9 Static Pressure Static Pressure Theory: Due to the boundary layer theory, we can measure static pressure at a point normal to the flow direction as long as there is no disturbance in the flow in the region of the tap. Within ducted flows, static pressure is sensed by wall taps, small holes drilled into the duct wall perpendicular to the flow direction at the measurement point. The tap is fitted with a hose or tube, which is connected to a pressure gauge or transducer. Static Pressure Tap Tap hole 1% to 10% of pipe diameter Normal to flow No obtrusion into flow, or burrs Stay away from bends in pipe Design and Installation: Transmission Effects The size of the pressure tap diameter and the length of tubing between a pressure tap and the connecting transducer form a pressure-measuring system that can have dynamic response characteristics very different from the pressure transducer itself. 9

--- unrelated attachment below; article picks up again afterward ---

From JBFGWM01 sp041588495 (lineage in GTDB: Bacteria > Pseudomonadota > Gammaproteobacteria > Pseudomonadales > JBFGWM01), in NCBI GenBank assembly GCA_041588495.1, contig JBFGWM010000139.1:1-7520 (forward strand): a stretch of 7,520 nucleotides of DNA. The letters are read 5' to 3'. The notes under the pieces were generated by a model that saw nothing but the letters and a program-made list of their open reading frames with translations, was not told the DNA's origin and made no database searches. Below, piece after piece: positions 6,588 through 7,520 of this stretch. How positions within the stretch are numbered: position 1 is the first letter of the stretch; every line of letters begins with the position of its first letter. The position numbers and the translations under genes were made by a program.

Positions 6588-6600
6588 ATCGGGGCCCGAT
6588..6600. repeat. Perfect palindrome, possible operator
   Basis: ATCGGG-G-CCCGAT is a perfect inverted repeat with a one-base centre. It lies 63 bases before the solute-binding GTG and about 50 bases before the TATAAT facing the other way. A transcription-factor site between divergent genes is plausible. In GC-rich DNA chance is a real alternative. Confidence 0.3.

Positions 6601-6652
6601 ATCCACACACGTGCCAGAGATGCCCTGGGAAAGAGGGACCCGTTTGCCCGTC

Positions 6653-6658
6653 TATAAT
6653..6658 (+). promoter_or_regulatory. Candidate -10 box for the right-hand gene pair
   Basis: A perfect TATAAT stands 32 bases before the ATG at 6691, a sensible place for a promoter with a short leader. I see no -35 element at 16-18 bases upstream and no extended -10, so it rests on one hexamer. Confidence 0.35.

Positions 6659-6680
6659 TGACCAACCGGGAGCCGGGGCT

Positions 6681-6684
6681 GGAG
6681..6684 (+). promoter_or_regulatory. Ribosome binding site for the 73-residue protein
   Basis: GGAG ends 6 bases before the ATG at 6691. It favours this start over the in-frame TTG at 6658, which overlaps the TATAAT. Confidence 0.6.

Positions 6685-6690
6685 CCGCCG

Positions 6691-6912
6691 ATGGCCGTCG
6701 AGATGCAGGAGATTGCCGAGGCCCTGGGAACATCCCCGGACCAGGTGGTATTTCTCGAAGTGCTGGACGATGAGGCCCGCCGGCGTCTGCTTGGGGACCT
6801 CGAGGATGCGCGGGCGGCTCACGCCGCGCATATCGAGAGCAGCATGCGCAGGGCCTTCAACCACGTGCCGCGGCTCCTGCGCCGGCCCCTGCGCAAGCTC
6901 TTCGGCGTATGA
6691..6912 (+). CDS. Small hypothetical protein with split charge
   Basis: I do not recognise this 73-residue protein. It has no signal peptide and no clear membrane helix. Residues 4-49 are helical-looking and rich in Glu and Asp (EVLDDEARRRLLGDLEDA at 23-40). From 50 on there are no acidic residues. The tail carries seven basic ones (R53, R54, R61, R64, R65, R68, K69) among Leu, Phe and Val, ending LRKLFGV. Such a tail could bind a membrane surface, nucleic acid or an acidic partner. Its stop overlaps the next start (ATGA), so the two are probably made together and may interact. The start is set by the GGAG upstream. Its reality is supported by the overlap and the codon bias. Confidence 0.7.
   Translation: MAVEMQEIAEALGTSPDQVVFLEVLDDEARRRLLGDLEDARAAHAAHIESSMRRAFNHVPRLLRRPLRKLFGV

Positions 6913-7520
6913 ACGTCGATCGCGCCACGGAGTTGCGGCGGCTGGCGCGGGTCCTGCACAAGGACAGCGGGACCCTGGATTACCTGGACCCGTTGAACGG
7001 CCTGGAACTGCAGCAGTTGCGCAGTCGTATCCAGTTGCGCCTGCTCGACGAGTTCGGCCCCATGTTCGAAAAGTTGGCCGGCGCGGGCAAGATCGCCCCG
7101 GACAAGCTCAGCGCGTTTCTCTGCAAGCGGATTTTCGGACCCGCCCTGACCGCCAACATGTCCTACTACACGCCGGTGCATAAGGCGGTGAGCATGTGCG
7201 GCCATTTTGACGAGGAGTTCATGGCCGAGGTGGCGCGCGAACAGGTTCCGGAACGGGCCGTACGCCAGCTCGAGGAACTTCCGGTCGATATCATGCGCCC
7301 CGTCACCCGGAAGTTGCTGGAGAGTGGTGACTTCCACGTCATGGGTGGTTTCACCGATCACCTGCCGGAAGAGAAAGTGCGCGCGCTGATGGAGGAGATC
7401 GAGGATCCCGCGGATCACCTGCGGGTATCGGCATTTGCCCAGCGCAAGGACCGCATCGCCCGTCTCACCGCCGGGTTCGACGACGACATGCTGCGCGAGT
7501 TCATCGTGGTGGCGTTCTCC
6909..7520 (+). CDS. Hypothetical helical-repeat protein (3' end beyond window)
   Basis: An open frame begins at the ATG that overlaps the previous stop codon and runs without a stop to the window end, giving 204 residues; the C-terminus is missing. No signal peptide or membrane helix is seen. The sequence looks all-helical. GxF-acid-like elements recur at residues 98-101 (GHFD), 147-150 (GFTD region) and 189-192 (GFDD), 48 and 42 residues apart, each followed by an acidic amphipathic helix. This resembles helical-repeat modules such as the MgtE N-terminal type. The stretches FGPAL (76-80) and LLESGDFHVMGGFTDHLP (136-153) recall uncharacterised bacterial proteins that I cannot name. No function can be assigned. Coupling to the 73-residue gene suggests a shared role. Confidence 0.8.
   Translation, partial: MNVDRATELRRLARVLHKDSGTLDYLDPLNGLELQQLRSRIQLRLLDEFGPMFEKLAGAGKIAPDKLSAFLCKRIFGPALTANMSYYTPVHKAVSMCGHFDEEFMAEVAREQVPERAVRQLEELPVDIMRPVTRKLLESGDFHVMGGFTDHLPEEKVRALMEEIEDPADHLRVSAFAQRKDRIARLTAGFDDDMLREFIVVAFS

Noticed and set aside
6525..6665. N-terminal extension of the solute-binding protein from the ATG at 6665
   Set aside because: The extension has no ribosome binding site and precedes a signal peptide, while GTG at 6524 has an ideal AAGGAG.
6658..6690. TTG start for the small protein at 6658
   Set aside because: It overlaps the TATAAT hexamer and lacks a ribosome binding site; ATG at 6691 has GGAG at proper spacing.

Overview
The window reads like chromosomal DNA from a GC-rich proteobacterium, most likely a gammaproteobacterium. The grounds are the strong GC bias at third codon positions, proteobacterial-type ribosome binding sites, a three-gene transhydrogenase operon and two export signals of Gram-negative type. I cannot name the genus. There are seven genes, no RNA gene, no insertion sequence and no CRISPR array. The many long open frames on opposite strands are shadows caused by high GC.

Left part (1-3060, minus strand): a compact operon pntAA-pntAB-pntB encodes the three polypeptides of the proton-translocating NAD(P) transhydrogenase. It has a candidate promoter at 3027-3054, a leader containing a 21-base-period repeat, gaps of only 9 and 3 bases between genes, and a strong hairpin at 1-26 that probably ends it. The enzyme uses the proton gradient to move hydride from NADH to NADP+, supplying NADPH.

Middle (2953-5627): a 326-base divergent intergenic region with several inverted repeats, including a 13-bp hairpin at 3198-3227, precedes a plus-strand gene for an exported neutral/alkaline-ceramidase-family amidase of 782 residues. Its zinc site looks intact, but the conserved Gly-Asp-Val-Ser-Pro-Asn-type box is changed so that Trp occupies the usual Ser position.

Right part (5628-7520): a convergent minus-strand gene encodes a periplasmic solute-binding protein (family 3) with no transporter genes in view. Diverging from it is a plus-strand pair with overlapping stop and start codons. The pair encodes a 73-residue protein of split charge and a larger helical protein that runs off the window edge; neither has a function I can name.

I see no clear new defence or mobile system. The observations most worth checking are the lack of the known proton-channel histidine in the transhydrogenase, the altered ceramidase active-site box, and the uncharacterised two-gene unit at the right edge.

10 Transducer Tap 1. Tube length L of diameter d connects pressure tap to the transducer of dead volume V. Design and Installation: Transmission Effects It is assumed that the transducer has frequency response and rise time characteristics that exceed those of the entire pressure measuring system (tubing plus transducer). Consider the configuration depicted previously, in which a rigid tube of length L and diameter d is used to connect a pressure tap to a pressure transducer of internal dead volume V. Design and Installation: Transmission Effects Initially, we can assume that under static conditions the input pressure at the tap will be indicated by the pressure transducer, but if the pressure tap is exposed to a timedependent pressure, p a (t), the response behavior of the tubing will cause the system output from the transducer, p(t), to lag the input. 10